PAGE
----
Framework has revealed a wealth of new information regarding its upcoming 16-inch laptop, and I’m absolutely pumped. If you haven’t heard of Framework, go and read my glowing review of the Framework Laptop Chromebook Edition right now. Go on, I’ll wait. This is important.
Okay, fine – if you actually did go and read the review, you can skip this paragraph; otherwise, here are the CliffsNotes. Framework is a laptop manufacturer founded in California in 2020, which strives to make a more repairable, sustainable brand of computer hardware. Framework laptops offer a nigh-unparalleled degree of hardware customization and user-repairability, setting them in stark contrast to the likes of Apple’s MacBooks.
Until now, though, Framework fans have been limited to the standard 13.5-inch models. That’s all about to change, though. The company has had a larger laptop with a 16-inch display in the works for a while now and has finally given us an in-depth look at what this new laptop will include.
I’ll lead with the big-ticket item, and the reason you probably clicked on this article in the first place: the internal expansion bays will apparently allow users to swap in graphics cards with relative ease. If it’s anything like the existing Framework Laptop DIY Edition, all you’ll need to do is unscrew the bottom panel, slap in your new GPU, and seal it up.
Exactly what you need
The implications of this are huge; why bother selling dozens of the best gaming laptops, each with subtly different internal specs, when you could just have a single model that can be easily upgraded whenever you need a performance bump?
Frankly, I already hate the relentless pace of laptop hardware improvements; it feels impossible to buy a laptop of any sort that won’t be wholly outdated within a year. The only option if you want a new CPU or GPU is to simply buy a new laptop – if you’re lucky, the most you’ll get is an upgradable SSD and perhaps non-soldered RAM, but don’t expect it to be an easy process.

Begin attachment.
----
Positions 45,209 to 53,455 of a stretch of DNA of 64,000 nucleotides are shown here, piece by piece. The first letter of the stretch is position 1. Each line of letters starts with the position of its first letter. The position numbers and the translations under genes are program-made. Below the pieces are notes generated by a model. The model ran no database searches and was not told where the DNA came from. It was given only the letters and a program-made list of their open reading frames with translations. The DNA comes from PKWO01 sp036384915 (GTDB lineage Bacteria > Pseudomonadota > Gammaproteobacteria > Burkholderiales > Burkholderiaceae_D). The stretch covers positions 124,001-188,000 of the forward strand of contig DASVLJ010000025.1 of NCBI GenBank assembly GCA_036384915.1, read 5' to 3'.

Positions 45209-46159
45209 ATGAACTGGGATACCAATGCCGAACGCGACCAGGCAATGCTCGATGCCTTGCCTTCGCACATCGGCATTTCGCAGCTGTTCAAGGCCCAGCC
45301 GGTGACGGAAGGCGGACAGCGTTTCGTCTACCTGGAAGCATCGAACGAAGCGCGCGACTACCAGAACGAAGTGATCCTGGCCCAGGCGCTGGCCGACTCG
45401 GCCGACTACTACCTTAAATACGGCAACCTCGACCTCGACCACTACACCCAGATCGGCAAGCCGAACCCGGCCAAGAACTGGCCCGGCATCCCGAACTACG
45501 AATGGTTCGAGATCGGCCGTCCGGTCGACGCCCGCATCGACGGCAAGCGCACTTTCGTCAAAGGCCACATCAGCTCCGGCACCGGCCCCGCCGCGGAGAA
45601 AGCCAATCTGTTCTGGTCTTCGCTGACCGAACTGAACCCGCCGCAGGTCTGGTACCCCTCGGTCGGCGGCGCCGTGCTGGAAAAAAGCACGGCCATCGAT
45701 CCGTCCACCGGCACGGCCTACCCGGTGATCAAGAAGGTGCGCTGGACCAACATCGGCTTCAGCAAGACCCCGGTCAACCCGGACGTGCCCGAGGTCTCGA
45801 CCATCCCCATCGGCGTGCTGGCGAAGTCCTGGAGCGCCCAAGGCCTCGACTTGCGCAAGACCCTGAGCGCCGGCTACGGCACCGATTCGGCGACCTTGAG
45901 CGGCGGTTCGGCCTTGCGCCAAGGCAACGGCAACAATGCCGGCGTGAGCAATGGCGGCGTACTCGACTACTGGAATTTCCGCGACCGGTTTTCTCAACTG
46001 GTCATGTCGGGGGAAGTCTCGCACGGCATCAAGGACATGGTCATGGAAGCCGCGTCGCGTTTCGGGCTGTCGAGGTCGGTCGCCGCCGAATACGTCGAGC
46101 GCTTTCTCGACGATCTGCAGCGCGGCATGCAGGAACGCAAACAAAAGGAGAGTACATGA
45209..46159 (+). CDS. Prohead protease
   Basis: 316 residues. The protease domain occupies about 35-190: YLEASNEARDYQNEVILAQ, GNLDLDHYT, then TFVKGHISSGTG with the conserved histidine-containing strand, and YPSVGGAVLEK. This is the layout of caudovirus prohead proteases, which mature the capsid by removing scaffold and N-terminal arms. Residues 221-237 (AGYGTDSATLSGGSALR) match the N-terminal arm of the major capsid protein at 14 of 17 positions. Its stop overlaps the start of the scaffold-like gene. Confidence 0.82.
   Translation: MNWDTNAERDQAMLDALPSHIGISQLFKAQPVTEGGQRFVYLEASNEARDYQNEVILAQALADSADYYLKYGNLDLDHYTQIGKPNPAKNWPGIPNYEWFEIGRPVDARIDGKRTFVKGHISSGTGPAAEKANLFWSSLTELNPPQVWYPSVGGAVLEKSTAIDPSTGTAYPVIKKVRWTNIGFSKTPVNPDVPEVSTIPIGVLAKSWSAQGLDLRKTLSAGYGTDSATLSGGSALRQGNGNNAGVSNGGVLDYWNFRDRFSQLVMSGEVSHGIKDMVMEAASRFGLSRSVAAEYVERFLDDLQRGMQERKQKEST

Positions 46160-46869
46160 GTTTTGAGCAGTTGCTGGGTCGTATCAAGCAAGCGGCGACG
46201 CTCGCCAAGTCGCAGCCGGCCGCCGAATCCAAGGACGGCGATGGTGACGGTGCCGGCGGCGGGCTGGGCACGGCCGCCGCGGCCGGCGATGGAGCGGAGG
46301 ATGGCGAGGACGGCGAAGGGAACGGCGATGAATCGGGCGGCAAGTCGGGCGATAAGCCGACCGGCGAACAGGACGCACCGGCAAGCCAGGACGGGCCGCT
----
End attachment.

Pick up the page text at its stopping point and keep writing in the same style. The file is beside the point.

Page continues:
Right to repair is incredibly important too: if my laptop graphics card craps out on me after a few years of abuse (I try to be careful with my tech, but I’m almost preternaturally clumsy), I don’t want to have to send it off for an expensive, lengthy repair process or replace it entirely. My colleague Allisa James had some choice words about Framework putting Apple and Microsoft to shame with its mantra of repairability and upgradability, so I won’t bang on about that too much here.
What can’t this laptop do?
So what else are we getting from this new, bigger Framework laptop? Well, the new display is a 16:10, 2,600 x 1,600 LCD panel with a refresh rate of up to 165 Hz. It packs 100% DCI-P3 color gamut and 500 nits of brightness. The base model isn’t a touchscreen, but Framework noted that the ease of replacing the display means that upgrading to a touch panel in the future is a definite option.
Framework believes the improved specs will let it perform as a more balanced device across productivity, gaming, and creative workloads - great news, considering the existing Framework laptops are better suited for everyday work due to their lack of a discrete GPU.
Power delivery is getting a significant bump from 60W to as much as 240W – no doubt to accommodate the power of a dedicated GPU. The battery is likely improved too, but we don't have exact details on that yet. DDR5 RAM modules can be swapped in and out up to a maximum of 64GB, and two SSD slots supporting up to 8TB and 2TB respectively.
The internal expansion bays that will house the removable GPU can be used for other components too, like additional SSD storage should you want to use your laptop to store tonnes of files. Naturally, the new laptop will also feature the swappable ‘cards’ seen on previous models, which let you fully customize the ports on either side of the chassis.
Framework has yet to release full details on the keyboard or CPU options, but we can reasonably assume these areas will offer heavy customization as previous models did. I’m seriously excited about this; it has the potential to be one of the best laptops out there, because the ability to personally tailor the internal specs whenever you want means it should be equipped to handle any user’s needs. I can’t wait to get my hands on one!
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Christian is TechRadar’s UK-based Computing Editor. He came to us from Maximum PC magazine, where he fell in love with computer hardware and building PCs. He was a regular fixture amongst our freelance review team before making the jump to TechRadar, and can usually be found drooling over the latest high-end graphics card or gaming laptop before looking at his bank account balance and crying.
Christian is a keen campaigner for LGBTQ+ rights and the owner of a charming rescue dog named Lucy, having adopted her after he beat cancer in 2021. She keeps him fit and healthy through a combination of face-licking and long walks, and only occasionally barks at him to demand treats when he’s trying to work from home.